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Lab-on-a-Tip: A New Concept for the Life Sciences and Application to High Resolution Mapping of Neuronal and Glial Activity

Principal Supervisor: Professor Pat Unwin, Department of Chemistry

Co-supervisor: Professor Bruno Frenguelli, School of Life Sciences

PhD project title: Lab-on-a-Tip: A New Concept for the Life Sciences and Application to High Resolution Mapping of Neuronal and Glial Activity

University of Registration: University of Warwick

Project outline:

Living cells function through a range of physicochemical processes that take place at cell membranes, as well as within and outside the cell. These processes are becoming accessible to study in unprecedented detail through the use of intelligent nanoprobes, based on multifunctional nanopipettes, which synchronously map and measure cell topography and other properties [1]. This project aims to develop this new experimental platform – largely developed at Warwick – and use it to advance understanding of neuronal and glial activity at the nanoscale. The project is grounded on exciting recent developments from the two supervisors that has already introduced new methods for simultaneous mapping of 3D cell topography and charge [2-4] and sites of molecular uptake at living cells, highlighting the viability of these innovative methods [1,5-7].

We plan to use nanopipette probes that incorporate multiple sensors and which can be further combined with laser scanning confocal microscopy to map neurones and glial cells, and address fundamental questions regarding the utilisation of energy substrates such as glucose, lactate and pyruvate by these cells. These questions are of huge importance because the energy sources of these cells are not known, nor are the responses of the cells to different energy sources.

Further, nanopipette probes will facilitate highly localised manipulations (with fast time resolution) of extracellular pH, oxygen and calcium ions (among others), allowing the response of discrete neuronal and glial elements, such as postsynaptic dendritic spines, presynaptic boutons, and glial release sites, to be identified at unprecedented spatial resolution. These studies will significantly advance understanding of how these cells respond and adapt to transient perturbations in environment, providing an insight to early markers of critical disease states of the brain.

It is expected that this project will provide answers to fundamental aspects of neuronal and glial signalling, and result in the development of instrumentation and analytical techniques, on a platform which is expected to be of wide applicability in the life sciences. As such, the project offers flexibility for important breakthroughs and will allow the student to follow and most exciting avenues. The project will provide experience and training on significant future techniques, associated modelling, image analysis, and cell culture preparation.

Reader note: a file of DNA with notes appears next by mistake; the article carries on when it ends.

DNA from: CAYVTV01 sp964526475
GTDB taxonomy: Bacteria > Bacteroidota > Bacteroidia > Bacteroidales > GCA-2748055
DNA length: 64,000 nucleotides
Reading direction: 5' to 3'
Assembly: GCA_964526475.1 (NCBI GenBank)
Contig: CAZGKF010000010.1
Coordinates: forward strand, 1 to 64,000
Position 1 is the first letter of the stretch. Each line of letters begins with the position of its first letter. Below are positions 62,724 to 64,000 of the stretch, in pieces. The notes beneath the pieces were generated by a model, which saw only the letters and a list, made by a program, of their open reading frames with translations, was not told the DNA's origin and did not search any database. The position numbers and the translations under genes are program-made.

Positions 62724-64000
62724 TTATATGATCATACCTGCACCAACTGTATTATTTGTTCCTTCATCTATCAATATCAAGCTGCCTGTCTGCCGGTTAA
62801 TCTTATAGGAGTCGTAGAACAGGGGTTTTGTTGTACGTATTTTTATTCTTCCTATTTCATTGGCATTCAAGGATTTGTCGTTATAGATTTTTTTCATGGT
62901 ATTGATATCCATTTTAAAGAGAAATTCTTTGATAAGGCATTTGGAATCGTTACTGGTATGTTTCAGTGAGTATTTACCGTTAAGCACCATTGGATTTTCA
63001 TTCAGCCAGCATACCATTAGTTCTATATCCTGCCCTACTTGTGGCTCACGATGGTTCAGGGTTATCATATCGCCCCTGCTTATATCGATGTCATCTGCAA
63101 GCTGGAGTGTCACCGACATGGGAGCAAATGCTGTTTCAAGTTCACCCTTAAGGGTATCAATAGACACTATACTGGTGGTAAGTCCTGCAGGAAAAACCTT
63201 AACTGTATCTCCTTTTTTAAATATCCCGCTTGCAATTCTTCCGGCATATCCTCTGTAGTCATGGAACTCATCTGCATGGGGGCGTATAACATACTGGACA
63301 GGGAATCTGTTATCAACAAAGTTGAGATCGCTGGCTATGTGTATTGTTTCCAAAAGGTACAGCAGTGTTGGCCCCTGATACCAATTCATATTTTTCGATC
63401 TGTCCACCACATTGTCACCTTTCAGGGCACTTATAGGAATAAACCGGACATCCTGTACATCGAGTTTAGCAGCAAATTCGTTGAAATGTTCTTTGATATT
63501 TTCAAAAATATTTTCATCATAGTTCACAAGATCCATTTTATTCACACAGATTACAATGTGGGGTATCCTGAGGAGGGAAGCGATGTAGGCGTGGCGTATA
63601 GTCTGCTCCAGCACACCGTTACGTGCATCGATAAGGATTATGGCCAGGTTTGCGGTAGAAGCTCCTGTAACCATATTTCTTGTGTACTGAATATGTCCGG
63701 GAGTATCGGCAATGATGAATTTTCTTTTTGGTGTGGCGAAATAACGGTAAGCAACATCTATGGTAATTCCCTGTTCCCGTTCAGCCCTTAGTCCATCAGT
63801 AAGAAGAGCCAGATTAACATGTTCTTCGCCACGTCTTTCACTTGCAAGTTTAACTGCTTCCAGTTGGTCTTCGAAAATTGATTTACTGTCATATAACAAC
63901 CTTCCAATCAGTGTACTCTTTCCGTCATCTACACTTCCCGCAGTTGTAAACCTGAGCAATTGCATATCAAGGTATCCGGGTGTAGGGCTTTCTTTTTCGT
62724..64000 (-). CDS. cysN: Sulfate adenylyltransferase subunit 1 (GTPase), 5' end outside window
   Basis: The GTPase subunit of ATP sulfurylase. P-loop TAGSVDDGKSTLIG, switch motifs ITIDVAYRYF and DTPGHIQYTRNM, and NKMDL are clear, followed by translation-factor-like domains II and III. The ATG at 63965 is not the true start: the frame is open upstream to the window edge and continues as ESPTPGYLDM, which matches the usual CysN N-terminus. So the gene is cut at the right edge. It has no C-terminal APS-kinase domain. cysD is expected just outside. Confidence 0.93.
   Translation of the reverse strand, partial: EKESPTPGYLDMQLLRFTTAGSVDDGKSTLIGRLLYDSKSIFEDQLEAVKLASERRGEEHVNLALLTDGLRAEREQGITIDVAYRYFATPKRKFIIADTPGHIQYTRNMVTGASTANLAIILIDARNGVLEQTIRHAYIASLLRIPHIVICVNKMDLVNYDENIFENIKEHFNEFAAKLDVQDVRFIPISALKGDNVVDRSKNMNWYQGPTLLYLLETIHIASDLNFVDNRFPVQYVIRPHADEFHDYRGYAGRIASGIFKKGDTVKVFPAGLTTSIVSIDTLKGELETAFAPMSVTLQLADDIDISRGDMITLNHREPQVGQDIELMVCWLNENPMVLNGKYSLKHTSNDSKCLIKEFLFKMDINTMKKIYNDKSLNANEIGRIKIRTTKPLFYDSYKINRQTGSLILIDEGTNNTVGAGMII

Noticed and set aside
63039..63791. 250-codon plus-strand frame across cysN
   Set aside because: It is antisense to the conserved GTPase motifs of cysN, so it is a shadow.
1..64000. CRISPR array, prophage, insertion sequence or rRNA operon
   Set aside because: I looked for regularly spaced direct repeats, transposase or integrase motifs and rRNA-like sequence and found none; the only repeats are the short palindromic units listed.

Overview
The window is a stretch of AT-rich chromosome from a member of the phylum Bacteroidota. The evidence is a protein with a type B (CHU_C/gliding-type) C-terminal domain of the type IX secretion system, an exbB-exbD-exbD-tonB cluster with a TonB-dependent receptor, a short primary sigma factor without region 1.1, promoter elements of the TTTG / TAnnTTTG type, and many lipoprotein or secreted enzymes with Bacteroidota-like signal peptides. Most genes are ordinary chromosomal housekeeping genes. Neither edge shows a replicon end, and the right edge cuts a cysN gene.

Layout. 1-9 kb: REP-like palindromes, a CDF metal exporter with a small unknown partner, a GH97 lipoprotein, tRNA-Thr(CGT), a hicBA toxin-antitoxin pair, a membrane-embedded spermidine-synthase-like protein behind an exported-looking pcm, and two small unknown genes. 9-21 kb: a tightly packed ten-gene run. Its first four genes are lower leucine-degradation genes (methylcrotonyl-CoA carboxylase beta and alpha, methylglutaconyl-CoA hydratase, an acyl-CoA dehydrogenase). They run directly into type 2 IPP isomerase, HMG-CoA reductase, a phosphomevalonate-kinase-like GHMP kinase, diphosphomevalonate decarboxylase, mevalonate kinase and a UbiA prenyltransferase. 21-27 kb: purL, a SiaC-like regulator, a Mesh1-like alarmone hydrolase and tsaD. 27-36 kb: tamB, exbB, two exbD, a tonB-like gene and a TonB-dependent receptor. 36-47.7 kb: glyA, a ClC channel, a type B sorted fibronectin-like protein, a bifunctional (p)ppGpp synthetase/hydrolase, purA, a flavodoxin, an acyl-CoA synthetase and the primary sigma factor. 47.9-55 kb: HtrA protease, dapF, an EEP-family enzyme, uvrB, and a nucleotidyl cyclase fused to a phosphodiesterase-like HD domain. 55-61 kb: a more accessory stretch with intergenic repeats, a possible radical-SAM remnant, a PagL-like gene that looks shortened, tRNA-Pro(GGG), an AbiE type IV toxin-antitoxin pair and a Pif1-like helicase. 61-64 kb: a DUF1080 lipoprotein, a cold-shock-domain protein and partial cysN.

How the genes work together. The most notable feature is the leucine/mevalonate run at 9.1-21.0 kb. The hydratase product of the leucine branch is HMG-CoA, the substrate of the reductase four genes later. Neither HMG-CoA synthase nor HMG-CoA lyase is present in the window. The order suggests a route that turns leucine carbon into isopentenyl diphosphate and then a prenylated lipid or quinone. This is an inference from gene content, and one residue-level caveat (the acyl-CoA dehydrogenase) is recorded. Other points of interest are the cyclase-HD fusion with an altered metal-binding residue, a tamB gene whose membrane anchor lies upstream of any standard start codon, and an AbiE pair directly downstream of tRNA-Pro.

1. Page A, Perry D, Unwin PR, Multifunctional Scanning Ion Conductance Microscopy (SICM), Proc. R. Soc. A. 2017, A473(2200): 20160889
  2. Page A, Perry D, Young P, Mitchell D, Frenguelli BG, Unwin PR. Fast Nanoscale Surface Charge Mapping with Pulsed-Potential Scanning Ion Conductance Microscopy. Anal Chem. 2016, 88(22):10854-59.
  3. Perry D, Paulose Nadappuram B, Momotenko D, Voyias PD, Page A, Tripathi G, Frenguelli BG, Unwin PR. Surface Charge Visualization at Viable Living Cells. J Am Chem Soc. 2016, 138(9):3152-60.
  4. McKelvey K, Kinnear SL, Perry D, Momotenko D, Unwin PR. Surface charge mapping with a nanopipette. J Am Chem Soc. 2014, 136(39):13735-44.
  5. Actis P, et al. Electrochemical nanoprobes for single-cell analysis. ACS Nano. 2014, 8(1):875-84.
  6. Takahashi Y, Shevchuk AI, Novak P, Babakinejad B, Macpherson J, Unwin PR, Shiku H, Gorelik J, Klenerman D, Korchev YE, Matsue T. Topographical and electrochemical nanoscale imaging of living cells using voltage-switching mode scanning electrochemical microscopy. Proc Natl Acad Sci U S A. 2012, 109(29):11540-5.
  7. Takahashi Y, et al. Multifunctional nanoprobes for nanoscale chemical imaging and localized chemical delivery at surfaces and interfaces. Angew Chem Int Ed Engl. 2011, 50(41):9638-42.

BBSRC Strategic Research Priority: Molecules, cells and systems

Techniques that will be undertaken during the project:

  • Cell culture
  • Nanopipette-based techniques and functional imaging
  • Laser scanning confocal microscopy
  • Electrophysiology
  • Quantitative biology
  • Image analysis and finite element method modelling
  • Instrumentation development
Contact: Professor Patrick Unwin, University of Warwick